Both Russian and Ukrainian forces have used cluster munitions that have killed Ukrainian civilians, Human Rights Watch said in a report on Thursday as the U.S. weighs whether to answer the Ukraine government’s call to supply it with the weapons.
Human Rights Watch, an international advocacy group, called on both Russia and Ukraine to stop using the weapons, and urged the U.S. not to supply them.
More than 120 countries have signed on to an international treaty banning the weapons, which typically scatter a large number of smaller so-called bomblets over a large area that can kill or maim unwary civilians months or years later.
Russia, Ukraine and the U.S. have all to declined to sign the treaty.
A senior Pentagon official said late last month that cluster munitions would be useful for Ukraine in pushing back against Russian forces, but they had not been approved for Kyiv yet because of congressional restrictions and concerns from allies.
Ukraine fired cluster munition rockets into Russian-controlled areas in and around the eastern Ukrainian city of Izium last year after Russia invaded Ukraine, Human Rights Watch said, citing interviews with more than 100 residents, witnesses and local emergency personnel.
The Ukrainian attacks killed at least eight civilians and wounded at least 15 civilians in Izium, Human Rights Watch said.
The group has previously reported that Russia’s use of cluster munitions in Ukraine has killed scores of civilians, and the United Nations’ Human Rights Council has also documented the use of such bombs by both sides.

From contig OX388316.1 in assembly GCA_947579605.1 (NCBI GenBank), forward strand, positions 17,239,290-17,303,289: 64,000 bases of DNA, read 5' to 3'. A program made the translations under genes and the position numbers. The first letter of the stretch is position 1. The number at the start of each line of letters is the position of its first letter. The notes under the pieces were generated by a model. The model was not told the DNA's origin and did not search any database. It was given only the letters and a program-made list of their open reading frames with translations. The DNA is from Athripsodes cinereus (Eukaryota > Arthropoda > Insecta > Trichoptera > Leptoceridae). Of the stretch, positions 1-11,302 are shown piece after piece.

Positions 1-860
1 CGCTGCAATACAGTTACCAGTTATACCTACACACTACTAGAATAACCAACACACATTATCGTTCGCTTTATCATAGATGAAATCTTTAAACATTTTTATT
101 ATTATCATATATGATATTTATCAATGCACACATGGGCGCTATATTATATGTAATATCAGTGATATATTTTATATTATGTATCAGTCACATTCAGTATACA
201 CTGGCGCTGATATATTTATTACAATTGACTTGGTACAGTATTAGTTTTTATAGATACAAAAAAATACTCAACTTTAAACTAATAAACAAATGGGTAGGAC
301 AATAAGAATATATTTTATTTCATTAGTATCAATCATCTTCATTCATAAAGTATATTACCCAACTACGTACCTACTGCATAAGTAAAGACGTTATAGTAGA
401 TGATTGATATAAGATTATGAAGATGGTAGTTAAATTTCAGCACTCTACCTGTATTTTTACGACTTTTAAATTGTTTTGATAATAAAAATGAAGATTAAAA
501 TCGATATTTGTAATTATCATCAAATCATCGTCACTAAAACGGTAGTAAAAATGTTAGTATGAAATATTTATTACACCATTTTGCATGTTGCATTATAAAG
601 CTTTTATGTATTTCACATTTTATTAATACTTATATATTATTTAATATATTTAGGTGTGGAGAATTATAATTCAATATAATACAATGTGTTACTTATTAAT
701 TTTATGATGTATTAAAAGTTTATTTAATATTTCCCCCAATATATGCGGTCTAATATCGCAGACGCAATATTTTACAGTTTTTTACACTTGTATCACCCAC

“Cluster munitions used by Russia and Ukraine are killing civilians now and will continue to do so for many years,” Mary Wareham, the group’s acting arms director, said in a statement. “Both sides should immediately stop using them and not try to get more of these indiscriminate weapons.”
The Ukraine government has urged members of the U.S. Congress to press President Joe Biden’s administration to approve sending over cluster bombs.
What are cluster bombs?
A cluster bomb is a type of munition that breaks apart into smaller parts which spread their damage over a wider area. They can be firsd through planes, missiles and artillery.
The smaller parts of the bomb are built so they explode on impact. However, sometimes the bomblets become a ‘dud’ which means they will just fall on the ground without exploding.
In the latter case, the bomb becomes a sort of landmine. Although they did not work as originally intended, they are still active and can damage vehicles or people that come into contact with tem even after years.
The Convention on Cluster Munitions has been signed by 120 countries which prohibit making and using the weapons. Human rights groups say that cluster bombs lead to indiscriminate killings. According to Reuters almost 60% of those killed through cluster bombs are civilians underatking daily activites.